table tent menu at hopewell
Example of Hopewell Brewing partnering with a local restaurant in Chicago via 2ndKitchen to serve a custom food menu.

5. Board Games

Many dive bars today are packed with board games which is a great strategy for keeping customers in their business for longer amounts of time. It’s also a way to attract customers who aren’t drinking.

Branding a bar as a “board game bar” is a relatively cheap path for bars looking at adding in a traffic driver for down months, with the only upkeep involving bar staff maintaining the integrity and status of the physical games themselves. 

Because, c’mon, no one wants to go to the game bar that has a bunch of mix-matches games without all their pieces.

6. Watch Parties

With online streaming services, many TV viewers have stopped watching live TV. However, that’s not the case with sporting events, TV shows with multi-season story arcs, and reality shows.

Bars can take advantage of this by hosting meet-ups and watch parties for shows they identify as a good fit for their bar. Sports bars may go the route of hosting a college football gameday, while a local gay bar may screen the newest episode of RuPaul’s Drag Race.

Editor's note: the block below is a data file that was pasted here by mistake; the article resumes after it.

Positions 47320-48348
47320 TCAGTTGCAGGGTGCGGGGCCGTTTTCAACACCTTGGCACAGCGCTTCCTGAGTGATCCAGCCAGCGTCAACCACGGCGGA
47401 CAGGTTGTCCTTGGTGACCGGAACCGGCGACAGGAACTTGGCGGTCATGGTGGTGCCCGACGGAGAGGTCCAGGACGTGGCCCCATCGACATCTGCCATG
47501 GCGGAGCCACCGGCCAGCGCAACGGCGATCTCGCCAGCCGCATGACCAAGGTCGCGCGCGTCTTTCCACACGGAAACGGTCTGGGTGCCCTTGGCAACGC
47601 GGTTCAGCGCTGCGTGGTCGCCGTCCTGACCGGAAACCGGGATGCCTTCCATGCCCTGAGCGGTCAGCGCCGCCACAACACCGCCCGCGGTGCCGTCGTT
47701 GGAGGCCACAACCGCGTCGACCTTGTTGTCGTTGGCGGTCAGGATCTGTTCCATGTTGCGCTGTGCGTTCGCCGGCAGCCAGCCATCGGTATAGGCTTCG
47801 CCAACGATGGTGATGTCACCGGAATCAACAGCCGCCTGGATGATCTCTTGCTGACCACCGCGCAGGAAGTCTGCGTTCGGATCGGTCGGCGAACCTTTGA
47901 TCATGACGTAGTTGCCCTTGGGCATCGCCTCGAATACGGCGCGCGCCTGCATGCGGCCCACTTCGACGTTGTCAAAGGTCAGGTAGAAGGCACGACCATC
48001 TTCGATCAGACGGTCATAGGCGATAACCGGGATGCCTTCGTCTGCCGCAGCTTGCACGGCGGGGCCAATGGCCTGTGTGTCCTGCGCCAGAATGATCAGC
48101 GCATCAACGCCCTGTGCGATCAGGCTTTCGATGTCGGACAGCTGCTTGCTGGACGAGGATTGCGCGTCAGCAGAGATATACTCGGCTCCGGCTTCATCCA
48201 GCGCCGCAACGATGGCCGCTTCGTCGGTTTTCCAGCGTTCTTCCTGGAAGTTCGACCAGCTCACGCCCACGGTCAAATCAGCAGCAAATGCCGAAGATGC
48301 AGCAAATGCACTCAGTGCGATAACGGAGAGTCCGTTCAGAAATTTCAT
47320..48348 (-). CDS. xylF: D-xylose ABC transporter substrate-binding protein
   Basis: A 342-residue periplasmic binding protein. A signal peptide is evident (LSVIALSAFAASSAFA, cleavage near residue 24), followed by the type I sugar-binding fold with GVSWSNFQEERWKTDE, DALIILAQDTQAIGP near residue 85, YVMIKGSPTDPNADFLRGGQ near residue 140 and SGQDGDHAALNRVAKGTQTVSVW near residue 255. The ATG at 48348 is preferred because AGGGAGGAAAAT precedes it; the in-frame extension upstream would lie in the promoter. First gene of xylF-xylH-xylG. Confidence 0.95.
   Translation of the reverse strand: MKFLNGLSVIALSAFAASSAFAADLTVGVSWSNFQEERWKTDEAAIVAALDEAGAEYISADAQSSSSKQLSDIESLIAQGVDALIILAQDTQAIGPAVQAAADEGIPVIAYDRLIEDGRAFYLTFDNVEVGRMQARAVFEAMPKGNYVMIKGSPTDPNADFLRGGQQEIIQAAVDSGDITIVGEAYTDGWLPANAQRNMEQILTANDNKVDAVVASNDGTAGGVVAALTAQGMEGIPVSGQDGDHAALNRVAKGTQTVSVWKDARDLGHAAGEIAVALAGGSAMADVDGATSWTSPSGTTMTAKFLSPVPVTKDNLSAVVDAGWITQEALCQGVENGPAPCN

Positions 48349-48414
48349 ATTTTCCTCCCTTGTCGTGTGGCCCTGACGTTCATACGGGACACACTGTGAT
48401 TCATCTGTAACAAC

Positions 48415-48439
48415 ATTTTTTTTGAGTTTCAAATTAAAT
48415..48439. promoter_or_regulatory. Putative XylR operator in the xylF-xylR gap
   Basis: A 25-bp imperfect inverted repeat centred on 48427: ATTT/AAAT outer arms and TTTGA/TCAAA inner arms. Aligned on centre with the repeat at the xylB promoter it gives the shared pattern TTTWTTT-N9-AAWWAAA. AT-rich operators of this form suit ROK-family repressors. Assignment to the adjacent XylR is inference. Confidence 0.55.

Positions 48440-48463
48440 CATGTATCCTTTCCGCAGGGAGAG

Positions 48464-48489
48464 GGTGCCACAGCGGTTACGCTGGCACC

invitation to american horror story costume contest and watch party
Example of an American Horror Story watch party and costume contest at Sidetrack, a Chicago bar.

7. Loyalty Programs

Many bars already have customer loyalty programs in place for their customers. It provides a touchpoint for bars to reach out to their customers and gives patrons a reason to have brand loyalty and keep coming back to the same bar for hard to pass up deals and discounts.